Origin of fault domains and fault-domain boundaries (transfer zones and accommodation zones) in extensional provinces: Result of random nucleation and self-organized fault growth

Roy W. Schlische, Martha Oliver Withjack

Research output: Contribution to journalArticlepeer-review

51 Scopus citations

Abstract

In many extensional provinces, large normal faults dip in the same direction forming fault domains. Features variously named transfer faults, transfer zones, and accommodation zones (hereafter non-genetically referred to as fault-domain boundaries) separate adjacent fault domains. Experimental modeling of distributed extension provides insights on the origin, geometry, and evolution of these fault domains and fault-domain boundaries. In our scaled models, a homogeneous layer of wet clay or dry sand overlies a latex sheet that is stretched orthogonally or obliquely between two rigid sheets. Fault domains and fault-domain boundaries develop in all models in both map view and cross-section. The number, size, and arrangement of fault domains as well as the number and orientation of fault-domain boundaries are variable, even for models with identical boundary conditions. The fault-domain boundaries in our models differ profoundly from those in many published conceptual models of transfer/accommodation zones. In our models, fault-domain boundaries are broad zones of deformation (not discrete strike-slip or oblique-slip faults), their orientations are not systematically related to the extension direction, and they can form spontaneously without any prescribed pre-existing zones of weakness. We propose that fault domains develop because early-formed faults perturb the stress field, causing new nearby faults to dip in the same direction (self-organized growth). As extension continues, faults from adjacent fault domains propagate toward each another. Because opposite-dipping faults interfere with one another in the zone of overlap, the faults stop propagating. In this case, the geometry of the domain boundaries depends on the spatial arrangement of the earliest formed faults, a result of the random distribution of the largest flaws at which the faults nucleate.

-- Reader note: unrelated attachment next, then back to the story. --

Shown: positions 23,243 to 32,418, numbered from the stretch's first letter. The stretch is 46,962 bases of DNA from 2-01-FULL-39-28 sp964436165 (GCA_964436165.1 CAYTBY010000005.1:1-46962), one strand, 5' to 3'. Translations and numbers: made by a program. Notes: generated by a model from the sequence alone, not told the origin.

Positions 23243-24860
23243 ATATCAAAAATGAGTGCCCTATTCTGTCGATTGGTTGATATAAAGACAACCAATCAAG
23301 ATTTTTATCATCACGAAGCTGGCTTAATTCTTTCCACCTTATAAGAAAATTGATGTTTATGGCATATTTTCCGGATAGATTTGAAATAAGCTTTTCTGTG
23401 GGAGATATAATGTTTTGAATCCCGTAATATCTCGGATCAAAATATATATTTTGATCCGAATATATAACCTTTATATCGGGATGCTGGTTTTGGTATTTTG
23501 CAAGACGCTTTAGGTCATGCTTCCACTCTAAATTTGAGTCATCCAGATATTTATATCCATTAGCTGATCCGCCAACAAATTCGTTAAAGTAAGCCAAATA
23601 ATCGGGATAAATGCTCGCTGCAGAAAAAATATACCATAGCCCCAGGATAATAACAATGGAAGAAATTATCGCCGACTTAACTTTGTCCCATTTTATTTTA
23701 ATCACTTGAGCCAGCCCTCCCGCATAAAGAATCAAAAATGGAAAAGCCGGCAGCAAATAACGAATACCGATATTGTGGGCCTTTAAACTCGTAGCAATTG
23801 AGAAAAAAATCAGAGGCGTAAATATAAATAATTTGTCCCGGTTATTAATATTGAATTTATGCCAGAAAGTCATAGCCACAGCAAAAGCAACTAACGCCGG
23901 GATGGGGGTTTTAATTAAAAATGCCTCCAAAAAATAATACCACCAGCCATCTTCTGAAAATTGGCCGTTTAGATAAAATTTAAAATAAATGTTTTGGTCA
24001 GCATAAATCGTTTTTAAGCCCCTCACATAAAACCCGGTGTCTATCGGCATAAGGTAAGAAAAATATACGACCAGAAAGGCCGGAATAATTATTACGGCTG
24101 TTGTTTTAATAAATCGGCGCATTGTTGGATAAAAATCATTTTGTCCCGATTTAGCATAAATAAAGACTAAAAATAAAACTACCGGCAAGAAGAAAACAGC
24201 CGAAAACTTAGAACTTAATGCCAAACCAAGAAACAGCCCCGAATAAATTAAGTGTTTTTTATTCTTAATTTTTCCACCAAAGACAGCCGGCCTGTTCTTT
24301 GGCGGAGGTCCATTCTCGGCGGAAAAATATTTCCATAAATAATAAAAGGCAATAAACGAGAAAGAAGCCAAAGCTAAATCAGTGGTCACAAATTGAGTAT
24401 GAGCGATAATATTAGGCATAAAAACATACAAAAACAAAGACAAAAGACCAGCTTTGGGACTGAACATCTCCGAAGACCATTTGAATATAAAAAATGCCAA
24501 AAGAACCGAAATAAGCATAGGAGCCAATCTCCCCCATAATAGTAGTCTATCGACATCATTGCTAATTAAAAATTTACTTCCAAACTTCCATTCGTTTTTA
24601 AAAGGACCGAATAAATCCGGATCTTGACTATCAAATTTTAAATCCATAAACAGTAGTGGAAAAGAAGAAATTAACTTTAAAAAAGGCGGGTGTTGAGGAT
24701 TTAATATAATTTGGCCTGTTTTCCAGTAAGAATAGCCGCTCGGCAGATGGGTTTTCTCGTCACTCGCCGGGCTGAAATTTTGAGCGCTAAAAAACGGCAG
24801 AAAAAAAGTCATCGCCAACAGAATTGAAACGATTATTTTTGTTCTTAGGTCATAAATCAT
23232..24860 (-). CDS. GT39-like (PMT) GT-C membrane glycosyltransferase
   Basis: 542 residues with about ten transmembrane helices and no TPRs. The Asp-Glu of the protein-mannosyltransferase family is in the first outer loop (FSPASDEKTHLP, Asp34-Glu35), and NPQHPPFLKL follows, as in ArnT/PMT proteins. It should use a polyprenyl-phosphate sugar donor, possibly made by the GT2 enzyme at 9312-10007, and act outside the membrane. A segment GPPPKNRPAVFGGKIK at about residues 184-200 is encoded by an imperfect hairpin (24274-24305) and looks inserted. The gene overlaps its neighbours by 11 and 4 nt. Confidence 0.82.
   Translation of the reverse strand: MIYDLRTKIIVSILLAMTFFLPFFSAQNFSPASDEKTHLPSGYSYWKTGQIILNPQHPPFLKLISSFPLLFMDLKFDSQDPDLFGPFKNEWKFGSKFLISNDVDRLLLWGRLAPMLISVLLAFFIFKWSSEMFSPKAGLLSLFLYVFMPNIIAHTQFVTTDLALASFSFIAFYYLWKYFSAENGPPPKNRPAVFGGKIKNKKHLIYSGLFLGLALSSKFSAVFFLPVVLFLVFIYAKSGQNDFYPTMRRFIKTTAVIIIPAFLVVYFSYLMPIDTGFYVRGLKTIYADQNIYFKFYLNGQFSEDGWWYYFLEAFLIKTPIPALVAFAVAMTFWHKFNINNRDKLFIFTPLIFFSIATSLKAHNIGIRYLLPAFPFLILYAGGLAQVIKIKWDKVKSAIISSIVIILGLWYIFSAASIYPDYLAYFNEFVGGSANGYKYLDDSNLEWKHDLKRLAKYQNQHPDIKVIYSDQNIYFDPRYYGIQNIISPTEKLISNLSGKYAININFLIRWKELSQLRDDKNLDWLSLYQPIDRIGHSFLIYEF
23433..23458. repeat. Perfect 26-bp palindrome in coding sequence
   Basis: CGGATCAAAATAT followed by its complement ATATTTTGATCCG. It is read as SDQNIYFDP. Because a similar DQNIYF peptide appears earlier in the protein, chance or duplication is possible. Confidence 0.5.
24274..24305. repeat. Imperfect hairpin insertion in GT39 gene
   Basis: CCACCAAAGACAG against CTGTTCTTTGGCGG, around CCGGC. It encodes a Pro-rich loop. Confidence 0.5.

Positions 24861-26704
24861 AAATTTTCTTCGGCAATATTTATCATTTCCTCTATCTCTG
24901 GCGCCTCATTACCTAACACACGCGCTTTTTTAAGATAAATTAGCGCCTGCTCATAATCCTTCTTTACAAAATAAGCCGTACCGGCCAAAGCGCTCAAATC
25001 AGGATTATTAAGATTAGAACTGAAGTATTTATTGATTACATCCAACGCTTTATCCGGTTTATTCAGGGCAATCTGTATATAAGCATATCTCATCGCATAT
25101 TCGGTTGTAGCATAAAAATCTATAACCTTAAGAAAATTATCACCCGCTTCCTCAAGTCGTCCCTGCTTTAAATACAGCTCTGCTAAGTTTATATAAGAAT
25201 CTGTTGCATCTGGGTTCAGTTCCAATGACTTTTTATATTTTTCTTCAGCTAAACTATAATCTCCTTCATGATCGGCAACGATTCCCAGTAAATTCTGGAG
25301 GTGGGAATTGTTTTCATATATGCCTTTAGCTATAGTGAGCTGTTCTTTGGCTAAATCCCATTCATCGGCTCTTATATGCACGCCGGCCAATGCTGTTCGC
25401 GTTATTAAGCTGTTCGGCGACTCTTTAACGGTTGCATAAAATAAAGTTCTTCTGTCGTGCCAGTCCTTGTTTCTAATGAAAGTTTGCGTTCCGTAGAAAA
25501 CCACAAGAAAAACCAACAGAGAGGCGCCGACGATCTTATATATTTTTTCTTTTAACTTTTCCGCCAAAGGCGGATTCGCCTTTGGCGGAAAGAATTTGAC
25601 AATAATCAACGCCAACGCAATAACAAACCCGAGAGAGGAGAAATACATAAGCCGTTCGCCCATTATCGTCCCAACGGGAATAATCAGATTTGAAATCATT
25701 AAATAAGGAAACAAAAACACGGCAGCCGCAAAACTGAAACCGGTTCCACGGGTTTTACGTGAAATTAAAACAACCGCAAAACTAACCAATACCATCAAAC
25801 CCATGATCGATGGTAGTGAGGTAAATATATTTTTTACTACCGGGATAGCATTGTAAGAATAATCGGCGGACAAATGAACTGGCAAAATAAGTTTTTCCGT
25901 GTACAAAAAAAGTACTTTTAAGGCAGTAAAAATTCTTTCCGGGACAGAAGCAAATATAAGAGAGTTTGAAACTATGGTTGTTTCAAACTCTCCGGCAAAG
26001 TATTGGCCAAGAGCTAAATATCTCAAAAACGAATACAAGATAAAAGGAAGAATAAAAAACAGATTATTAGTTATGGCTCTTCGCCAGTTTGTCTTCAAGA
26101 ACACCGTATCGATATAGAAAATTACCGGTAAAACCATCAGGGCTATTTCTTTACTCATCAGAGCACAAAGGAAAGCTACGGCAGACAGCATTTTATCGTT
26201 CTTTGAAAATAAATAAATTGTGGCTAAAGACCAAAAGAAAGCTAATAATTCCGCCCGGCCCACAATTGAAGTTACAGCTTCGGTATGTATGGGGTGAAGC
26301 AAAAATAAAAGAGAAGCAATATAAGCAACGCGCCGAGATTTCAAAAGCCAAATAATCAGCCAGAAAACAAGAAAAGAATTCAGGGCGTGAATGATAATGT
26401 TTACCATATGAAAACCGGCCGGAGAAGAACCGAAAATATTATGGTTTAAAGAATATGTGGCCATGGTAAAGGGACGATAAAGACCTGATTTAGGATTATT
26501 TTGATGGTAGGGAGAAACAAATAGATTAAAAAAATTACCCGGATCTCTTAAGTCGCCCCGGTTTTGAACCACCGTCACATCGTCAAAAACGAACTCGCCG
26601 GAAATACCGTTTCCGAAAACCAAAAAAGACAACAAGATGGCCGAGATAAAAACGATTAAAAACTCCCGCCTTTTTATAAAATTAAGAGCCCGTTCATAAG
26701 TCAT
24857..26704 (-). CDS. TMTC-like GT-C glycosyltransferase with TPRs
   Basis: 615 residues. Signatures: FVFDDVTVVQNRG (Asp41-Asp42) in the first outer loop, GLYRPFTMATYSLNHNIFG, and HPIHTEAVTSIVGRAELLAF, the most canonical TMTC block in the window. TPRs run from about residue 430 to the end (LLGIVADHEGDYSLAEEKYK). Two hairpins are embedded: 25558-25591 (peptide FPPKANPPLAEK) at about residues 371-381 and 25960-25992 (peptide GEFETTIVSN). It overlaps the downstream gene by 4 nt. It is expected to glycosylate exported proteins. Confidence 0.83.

Original languageEnglish (US)
Pages (from-to)910-925
Number of pages16
JournalJournal of Structural Geology
Volume31
Issue number9
DOIs
StatePublished - Sep 2009

All Science Journal Classification (ASJC) codes

  • Geology

Keywords

  • Experimental modeling
  • Extension
  • Fault growth
  • Normal faults
  • Transfer zones/accommodation zones

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